Health Care: Just One Issue On Obama's Plate

The White House on Thursday hosts a summit designed to begin overhauling the nation's health care system. It's just one of the major issues President Obama is trying to tackle. Is it a good idea to have so many major issues in play at once?

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LINDA WERTHEIMER, host:

President Obama holds a health care summit at the White House today. Doctors and other health care professionals will be part of it, as will Cabinet officials, members of Congress, the White House team, conferring on how to overhaul health care. NPR News analyst Juan Williams joins us to talk about the summit.

Juan, welcome.

JUAN WILLIAMS: Good to be with you, Linda.

WERTHEIMER: So what is the point of a health care summit? What is the president hoping will happen?

WILLIAMS: Well, you know, last week he named Kathleen Sebelius, the governor of Kansas, to be the secretary of Health and Human Services. He's also named Nancy DeParle as the head of the White House Office of Health Reform. And so he's got now people at the top of the health care structure, and he's looking for ideas. He's also set aside money as part of the stimulus package that could be used in some way to revive the way Americans handle health care.

But he doesn't want to put forward an idea and have the Congress and all the lobbyists reject it. He'd rather have the lawmakers themselves - some congressional people, the lobbyists and industry leaders - come together for the summit, sort of suss out their own ideas and then say it wasn't my idea. This is the idea of the very smartest, best people in the industry.

(Soundbite of laughter)

WILLIAMS: And here, why don't you look at it, Congress?

WERTHEIMER: Health care is very difficult to get through Congress, as experience has shown. Do you think that in taking that issue on so soon the president is - is this too much?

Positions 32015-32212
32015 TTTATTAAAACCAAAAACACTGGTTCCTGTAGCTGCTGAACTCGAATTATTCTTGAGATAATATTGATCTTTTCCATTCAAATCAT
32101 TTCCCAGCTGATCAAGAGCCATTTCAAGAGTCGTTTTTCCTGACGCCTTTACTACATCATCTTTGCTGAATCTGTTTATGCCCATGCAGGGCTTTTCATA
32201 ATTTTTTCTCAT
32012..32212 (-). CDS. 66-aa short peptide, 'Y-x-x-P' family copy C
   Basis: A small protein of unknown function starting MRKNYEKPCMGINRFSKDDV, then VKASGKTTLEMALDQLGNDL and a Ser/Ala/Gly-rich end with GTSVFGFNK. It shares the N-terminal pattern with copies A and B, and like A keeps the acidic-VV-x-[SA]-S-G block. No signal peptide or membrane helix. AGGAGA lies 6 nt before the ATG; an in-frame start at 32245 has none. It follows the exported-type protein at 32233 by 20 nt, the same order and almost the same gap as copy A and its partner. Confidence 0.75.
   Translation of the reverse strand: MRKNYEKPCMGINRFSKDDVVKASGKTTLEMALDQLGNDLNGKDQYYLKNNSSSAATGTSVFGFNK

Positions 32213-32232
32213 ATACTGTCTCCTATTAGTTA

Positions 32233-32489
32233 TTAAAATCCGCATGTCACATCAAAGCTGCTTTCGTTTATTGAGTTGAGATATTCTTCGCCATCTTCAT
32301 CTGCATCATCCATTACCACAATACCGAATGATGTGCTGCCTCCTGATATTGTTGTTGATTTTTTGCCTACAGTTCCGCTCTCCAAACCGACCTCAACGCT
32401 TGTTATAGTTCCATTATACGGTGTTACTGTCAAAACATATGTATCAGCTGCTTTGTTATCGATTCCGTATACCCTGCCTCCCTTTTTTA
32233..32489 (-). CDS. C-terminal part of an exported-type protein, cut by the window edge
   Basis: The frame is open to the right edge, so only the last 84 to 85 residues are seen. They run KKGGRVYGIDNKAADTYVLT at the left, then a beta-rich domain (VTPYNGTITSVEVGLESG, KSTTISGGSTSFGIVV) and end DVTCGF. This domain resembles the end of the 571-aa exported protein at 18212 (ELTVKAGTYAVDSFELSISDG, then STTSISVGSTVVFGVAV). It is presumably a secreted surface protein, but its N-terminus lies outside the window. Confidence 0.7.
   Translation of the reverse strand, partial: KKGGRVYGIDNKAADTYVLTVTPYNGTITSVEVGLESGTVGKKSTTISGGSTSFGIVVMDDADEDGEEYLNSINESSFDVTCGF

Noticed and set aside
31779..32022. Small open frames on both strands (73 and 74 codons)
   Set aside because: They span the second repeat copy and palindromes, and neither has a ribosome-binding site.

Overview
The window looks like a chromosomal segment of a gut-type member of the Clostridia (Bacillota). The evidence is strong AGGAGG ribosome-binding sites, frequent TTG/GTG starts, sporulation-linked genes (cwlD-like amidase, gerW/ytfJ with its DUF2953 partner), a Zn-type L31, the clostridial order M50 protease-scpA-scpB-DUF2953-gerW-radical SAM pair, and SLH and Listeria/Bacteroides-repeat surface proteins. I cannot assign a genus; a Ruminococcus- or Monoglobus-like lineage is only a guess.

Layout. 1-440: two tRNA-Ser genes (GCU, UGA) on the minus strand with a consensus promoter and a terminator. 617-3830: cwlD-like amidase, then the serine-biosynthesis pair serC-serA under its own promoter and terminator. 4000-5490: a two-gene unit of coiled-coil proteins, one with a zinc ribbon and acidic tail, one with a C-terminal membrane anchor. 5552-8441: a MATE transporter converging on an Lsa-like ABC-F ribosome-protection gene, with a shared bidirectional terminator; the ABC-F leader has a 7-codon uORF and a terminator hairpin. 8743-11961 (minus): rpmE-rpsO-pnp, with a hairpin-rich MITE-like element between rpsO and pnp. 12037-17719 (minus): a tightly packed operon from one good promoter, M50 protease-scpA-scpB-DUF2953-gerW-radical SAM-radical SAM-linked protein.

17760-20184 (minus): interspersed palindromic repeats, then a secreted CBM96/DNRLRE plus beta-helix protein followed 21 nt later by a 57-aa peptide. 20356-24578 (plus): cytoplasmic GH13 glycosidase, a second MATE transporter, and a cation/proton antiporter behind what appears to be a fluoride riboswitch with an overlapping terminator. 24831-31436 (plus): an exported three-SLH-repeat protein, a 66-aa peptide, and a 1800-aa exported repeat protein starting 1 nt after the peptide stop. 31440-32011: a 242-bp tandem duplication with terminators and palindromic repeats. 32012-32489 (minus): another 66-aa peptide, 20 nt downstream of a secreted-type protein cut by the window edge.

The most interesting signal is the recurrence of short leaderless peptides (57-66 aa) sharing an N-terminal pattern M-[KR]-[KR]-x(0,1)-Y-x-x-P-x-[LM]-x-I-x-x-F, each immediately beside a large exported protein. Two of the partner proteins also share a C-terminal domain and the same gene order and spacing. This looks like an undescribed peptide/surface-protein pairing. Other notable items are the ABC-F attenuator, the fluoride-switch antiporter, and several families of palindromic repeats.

WILLIAMS: Well, it's a big ticket. And you know what, Linda? It's just one of the many tickets. He's having a health care summit today, but he's already had summits on so many issues - transparency and accountability, a White House task force on middle class families.

WERTHEIMER: There's one working now in Afghanistan.

WILLIAMS: Economic advisory board. And, of course, he's got the stimulus package and he's got the budget and everything that's in the budget. So it could be that you could say that his plate is more than full. It's overflowing, if not cratering. But the thinking at the White House is you've got to take advantage of the early momentum.

His popularity still is a power, and they want to ride that popularity as much as possible. And they think if they can get it done now, it's better than waiting until you get close to the - what will be the 2010 midterm cycle.

WERTHEIMER: So do you think in taking on so many things, is it possible he's setting himself up to fail here?

WILLIAMS: Well, he is in a sense, Linda, in that he's got so much on his plate, you can imagine that Republicans running against Obama in the White House in 2010 are going to say look at all these things he set out to do. What did he accomplish? And so the idea for the Democrats is to simply say we're making an effort. We're trying to take advantage of this moment to create change in America.

WERTHEIMER: On the question of failure, the conservative radio talk show host Rush Limbaugh appears to be cheering for the president to fail. The Republican chairman called him on it, then he had to apologize to him. What's all this about?

WILLIAMS: Well, Michael Steele, the new chair of the RNC said that what Limbaugh was saying was ugly, incendiary, then had to apologize. But the fact is, Linda, look, Rush Limbaugh stirs the base. He's got a huge listenership.

But the base in the Republican Party is so limited. It's now about 28 percent of those who self-identify in the electorate. That's 10 percent smaller than the Democrats. It's even smaller than the independents, who are about 30 percent.

And the Democrats are happy to jump on him and say, yes, he's the face of the Republican Party, and he's very unpopular. And he's the energy, and the Republicans are afraid of him. The Republicans, for their part, are trying to somehow find a way to get beyond Rush Limbaugh. They want the base, but they have to expand the party if they have any hope of winning elections, especially going into 2010.